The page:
“What we are trying to avoid is a situation where we have a city that is already on the brink, and applying a 20-year amortization schedule would put them over the edge,” a representative of the League of California Cities, Dane Hutchings, told the CalPERS board before its vote.
CalPERS, however, has no choice because as both Walters and Westly claim, America’s largest public pension fund itself is on the brink, “and the policy change is one of several steps it has taken to avoid a complete meltdown.”
As we have reported previously, the Calpers system, once more than 100 percent funded, now has scarcely two-thirds of what it would need to fully cover all of the pension promises to current and future retirees. And that assumes it will hit an investment earnings target of 7%per year, that many authorities criticize as being too optimistic.
Last In December we also reported that the increasingly panicked fund, decided to boost its stock allocation to 50% in order to raise its future liability discount rate to 7%, as any reduction in stock allocations would also lead to a lower discount rate which in turn which would require more contributions from cities, towns, school districts, etc. and could bring the whole ponzi crashing down. Amusingly, one Calpers board member argued to raise the equity allocation even higher, to 60%, so that the discount rate was greater than the current 7% in order to make the books appears “better.”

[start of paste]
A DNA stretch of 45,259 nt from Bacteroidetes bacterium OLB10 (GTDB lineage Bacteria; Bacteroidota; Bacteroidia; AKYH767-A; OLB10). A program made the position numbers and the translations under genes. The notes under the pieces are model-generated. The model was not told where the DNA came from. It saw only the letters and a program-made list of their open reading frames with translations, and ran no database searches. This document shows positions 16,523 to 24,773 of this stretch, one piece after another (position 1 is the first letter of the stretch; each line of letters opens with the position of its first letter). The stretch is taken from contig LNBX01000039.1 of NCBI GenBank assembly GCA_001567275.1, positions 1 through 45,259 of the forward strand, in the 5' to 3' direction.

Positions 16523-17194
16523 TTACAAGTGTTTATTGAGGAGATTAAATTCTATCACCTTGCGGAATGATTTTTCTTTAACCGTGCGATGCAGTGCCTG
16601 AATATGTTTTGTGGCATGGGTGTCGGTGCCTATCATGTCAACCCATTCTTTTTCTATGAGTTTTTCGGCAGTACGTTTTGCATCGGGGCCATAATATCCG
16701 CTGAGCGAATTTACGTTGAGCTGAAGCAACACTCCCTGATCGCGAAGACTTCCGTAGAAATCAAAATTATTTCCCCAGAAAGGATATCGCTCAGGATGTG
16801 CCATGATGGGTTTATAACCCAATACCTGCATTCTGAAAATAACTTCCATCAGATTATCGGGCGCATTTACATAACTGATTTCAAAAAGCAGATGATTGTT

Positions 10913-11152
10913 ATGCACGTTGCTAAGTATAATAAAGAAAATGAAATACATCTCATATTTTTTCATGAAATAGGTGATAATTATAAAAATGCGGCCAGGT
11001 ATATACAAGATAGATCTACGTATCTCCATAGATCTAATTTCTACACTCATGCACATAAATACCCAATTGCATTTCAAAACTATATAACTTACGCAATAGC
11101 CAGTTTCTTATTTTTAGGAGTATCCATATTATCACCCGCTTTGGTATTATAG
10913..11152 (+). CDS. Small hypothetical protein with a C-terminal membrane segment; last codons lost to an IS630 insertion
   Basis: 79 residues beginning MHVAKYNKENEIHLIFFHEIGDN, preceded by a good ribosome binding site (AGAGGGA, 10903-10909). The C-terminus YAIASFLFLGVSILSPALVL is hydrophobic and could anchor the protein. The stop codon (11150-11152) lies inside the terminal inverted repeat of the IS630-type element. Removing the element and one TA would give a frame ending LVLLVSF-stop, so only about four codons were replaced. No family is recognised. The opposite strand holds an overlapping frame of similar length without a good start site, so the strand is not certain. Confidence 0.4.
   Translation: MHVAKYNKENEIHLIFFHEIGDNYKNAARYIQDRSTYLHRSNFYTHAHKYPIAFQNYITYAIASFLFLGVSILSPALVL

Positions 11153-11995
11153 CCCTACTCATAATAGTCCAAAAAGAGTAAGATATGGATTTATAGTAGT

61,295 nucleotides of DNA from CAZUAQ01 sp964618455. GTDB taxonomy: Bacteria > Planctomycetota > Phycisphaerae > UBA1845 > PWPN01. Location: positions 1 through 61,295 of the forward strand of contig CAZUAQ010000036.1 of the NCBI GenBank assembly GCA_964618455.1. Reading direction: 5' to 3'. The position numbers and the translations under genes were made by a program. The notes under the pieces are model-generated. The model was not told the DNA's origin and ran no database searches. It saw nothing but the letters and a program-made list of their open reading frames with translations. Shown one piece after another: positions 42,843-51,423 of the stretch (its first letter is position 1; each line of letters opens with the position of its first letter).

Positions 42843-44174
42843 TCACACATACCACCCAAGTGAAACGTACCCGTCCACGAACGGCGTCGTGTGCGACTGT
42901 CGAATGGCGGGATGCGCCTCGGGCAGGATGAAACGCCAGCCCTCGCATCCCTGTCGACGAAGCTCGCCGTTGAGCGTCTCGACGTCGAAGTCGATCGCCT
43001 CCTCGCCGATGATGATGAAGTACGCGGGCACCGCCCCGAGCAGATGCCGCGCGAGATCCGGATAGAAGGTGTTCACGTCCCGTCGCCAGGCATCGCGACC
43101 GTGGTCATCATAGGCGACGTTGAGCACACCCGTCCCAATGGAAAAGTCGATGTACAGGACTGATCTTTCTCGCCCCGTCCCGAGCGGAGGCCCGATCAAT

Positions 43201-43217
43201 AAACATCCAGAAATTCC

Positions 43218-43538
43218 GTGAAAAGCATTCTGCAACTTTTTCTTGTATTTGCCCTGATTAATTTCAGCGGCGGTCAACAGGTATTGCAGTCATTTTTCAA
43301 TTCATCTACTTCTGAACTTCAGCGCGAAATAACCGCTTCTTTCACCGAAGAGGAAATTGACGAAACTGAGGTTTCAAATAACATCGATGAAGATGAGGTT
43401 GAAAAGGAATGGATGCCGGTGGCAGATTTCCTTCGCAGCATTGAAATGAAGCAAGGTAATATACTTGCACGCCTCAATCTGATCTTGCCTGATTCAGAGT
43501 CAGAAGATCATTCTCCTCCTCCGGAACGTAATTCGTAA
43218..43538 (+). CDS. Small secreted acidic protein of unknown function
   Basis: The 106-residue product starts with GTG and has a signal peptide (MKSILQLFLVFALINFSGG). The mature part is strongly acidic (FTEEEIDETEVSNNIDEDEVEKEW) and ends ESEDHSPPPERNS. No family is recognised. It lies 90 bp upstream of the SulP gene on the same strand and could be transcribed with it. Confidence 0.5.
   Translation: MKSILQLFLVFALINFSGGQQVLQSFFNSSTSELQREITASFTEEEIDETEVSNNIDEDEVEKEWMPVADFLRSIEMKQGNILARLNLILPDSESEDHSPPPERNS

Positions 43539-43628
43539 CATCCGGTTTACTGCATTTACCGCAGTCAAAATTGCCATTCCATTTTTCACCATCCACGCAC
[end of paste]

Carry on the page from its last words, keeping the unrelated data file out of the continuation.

Ironically, it was just a decade ago that Calpers’ lofty equity allocation resulted in a staggering losses, and the current dead end. The trust fund lost about $100 billion in the Great Recession and never has fully recovered. In December 2016, Calpers voted to lower its earnings projection to 7.0% – it had been 7.5% – hoping to avoid another disaster were the economy to turn sour; since then it has been taking quiet steps to lever up its equity exposure once again.
Meanwhile, officials fear that were it to experience another big investment loss, it would pass a point of no return and never be able to pay for pension promises.
On the other hand, “protecting” CalPERS means getting more money from its client agencies, which could drive some of them into insolvency, as Hutchings said. This is not a hollow threat: three California cities have already gone bankrupt in recent years, in part because of their ever-increasing pension burdens, and payments have escalated sharply since then.